When we last left off in Part 2 (also see Part 1), Finnegans Wake, classified as nonpropositional nonsense, was being held up as an exemplar of “our variable relation to and participation in language,” and we noted that the act of reading was not quite a language game, nor quite the self-contradictory “private language” of Wittgenstein. Bourbon finds the significance of such a reading (and writing) act in the idea that in this ambiguity can be found the titular soul replacement. In the modern/contemporary absence of the authority that fuels oracular pronouncements, this irreducible “humanness” and intentionality of meaning is not negated (as Henry Adams would have it), but contained in acts that do not have fixed meaning. Thus:

We do not say that “souls are examples of nothingness”; to do so would be to understand “nothingness” as if it were like a thing. Nothing is not a special kind of something, just as nonsense is not a special kind of sense. (215)

I have two associations with this passage. The first is the madhyamika school of Buddhist philosophy, originating with Nagarjuna, which most clearly delineated the ideas of a “nothing” (sunyata) that is not a something nor the absence of something. And the argument does seem to resemble the old talk of nirvana:

If nirvana were not existent,
How could it be appropriate for it to be nonexistent?
Where nirvana is not existent,
It cannot be a nonexistent.

If nirvana is
Neither existent nor nonexistent
Then by whom is it expounded
“Neither existent nor nonexistient”?

Nagarjuna, Mulamadhyamakakarika (tr. Jay Garfield)

I.e., to predicate nirvana/souls is to construe them in such a way that they fit into the schema of “things” (samsara, if you will), which is exactly missing the point that they don’t fit into such a propositional/representational schema.

The second association is with the infamous beetle-in-a-box of Wittgenstein’s Philosophical Investigations. The surrounding context is available as Wittgenstein’s Private Language Argument, but the key passage is this:

293. If I say of myself that it is only from my own case that I know what the word “pain” means — must I not say the same of other people too? And how can I generalize the one case so irresponsibly?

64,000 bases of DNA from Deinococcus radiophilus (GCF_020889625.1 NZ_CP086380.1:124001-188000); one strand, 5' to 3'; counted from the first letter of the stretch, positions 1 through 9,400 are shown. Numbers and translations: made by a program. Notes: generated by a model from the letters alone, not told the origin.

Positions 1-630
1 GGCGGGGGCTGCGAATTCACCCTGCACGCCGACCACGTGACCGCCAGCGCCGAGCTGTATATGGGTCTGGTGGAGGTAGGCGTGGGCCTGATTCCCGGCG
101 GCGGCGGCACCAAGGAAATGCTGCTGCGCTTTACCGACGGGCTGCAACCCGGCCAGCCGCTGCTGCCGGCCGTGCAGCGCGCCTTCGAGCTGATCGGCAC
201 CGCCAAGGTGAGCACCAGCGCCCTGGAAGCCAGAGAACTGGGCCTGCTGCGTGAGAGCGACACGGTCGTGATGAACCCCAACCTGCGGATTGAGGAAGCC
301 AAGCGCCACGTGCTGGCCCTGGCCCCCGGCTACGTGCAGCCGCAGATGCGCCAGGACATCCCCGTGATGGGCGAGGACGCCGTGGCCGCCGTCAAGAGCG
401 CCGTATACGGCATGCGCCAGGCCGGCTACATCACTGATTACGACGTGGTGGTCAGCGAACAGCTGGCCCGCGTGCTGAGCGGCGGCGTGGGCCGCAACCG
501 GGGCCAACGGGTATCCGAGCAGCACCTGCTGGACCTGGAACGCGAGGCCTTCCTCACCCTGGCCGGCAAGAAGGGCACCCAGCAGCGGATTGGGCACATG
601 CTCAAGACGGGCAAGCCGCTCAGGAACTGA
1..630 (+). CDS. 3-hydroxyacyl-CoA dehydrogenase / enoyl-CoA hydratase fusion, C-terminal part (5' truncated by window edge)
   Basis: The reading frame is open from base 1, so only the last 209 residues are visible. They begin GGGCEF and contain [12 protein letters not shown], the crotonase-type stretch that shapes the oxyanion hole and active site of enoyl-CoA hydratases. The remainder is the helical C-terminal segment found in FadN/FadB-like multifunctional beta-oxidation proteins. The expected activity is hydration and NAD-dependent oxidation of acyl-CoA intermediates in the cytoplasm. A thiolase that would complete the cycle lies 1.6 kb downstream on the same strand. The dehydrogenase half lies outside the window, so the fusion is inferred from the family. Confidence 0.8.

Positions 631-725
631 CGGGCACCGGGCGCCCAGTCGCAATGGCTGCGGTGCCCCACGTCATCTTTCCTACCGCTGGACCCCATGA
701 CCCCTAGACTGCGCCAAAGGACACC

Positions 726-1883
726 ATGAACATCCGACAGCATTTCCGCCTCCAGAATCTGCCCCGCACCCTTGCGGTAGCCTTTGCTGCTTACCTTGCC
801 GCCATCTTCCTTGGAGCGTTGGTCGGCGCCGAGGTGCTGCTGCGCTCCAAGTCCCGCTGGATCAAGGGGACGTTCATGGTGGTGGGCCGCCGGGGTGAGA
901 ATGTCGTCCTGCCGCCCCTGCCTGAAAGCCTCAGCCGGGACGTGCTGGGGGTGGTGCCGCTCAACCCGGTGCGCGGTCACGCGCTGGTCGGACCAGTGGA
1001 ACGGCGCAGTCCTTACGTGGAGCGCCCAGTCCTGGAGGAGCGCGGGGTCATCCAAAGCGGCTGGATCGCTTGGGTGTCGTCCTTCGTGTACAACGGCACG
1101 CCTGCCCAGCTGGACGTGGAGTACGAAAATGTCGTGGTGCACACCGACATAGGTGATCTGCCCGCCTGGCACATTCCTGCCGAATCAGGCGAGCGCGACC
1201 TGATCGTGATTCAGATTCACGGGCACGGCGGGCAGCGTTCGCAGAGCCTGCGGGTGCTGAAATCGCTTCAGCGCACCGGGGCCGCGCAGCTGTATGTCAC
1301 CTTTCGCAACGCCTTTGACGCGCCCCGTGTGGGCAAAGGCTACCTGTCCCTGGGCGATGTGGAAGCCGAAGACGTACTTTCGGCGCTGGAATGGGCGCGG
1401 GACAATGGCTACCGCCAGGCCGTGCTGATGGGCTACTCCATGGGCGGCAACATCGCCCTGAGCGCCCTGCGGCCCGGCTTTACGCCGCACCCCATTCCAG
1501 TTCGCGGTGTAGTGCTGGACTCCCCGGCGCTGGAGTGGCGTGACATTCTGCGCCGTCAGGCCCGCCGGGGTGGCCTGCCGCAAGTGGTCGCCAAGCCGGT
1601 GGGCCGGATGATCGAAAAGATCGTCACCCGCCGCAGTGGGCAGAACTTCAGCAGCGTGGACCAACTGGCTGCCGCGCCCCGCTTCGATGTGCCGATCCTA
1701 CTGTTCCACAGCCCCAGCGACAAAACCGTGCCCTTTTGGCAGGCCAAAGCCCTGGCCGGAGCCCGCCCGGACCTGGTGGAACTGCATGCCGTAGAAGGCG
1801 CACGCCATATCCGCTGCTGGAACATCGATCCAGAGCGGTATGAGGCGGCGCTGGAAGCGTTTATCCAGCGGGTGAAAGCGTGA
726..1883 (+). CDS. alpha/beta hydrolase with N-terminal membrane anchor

Now someone tells me that he knows what pain is only from his own case! Suppose everyone had a box with something in it: we call it a “beetle”. No one can look into anyone else’s box, and everyone says he knows what a beetle is only by looking at his beetle. — Here it would be quite possible for everyone to have something different in his box. One might even imagine such a thing constantly changing. — But suppose the word “beetle” had a use in these people’s language? — If so it would not be used as the name of a thing. The thing in the box has no place in the language-game at all; not even as a something: for the box might even be empty. — No, one can ‘divide through’ by the thing in the box; it cancels out, whatever it is.

304. “But you will surely admit that there is a difference between pain — behavior accompanied by pain and pain — behavior without any pain?” — Admit it? What greater difference could there be? — “And yet you again and again reach the conclusion that the sensation itself is a nothing.” — Not at all. It is not a something, but not a nothing either! The conclusion was only that a nothing would serve just as well as a something about which nothing could be said. We have only rejected the grammar which tries to force itself on us here.

Wittgenstein, Philosophical Investigations

The key point is that the pain (or the beetle, or the soul) is “a something about which nothing could be said,” as it is intrinsically private. Ironically, in light of the heavy weight of Wittgenstein on Bourbon’s book, Nagarjuna’s passage seems more apropos, as Wittgenstein seems content to let the metaphysics of the private sensations remain ambiguous, while for Nagarjuna and for Bourbon they are ultimately the focus of the inquiry.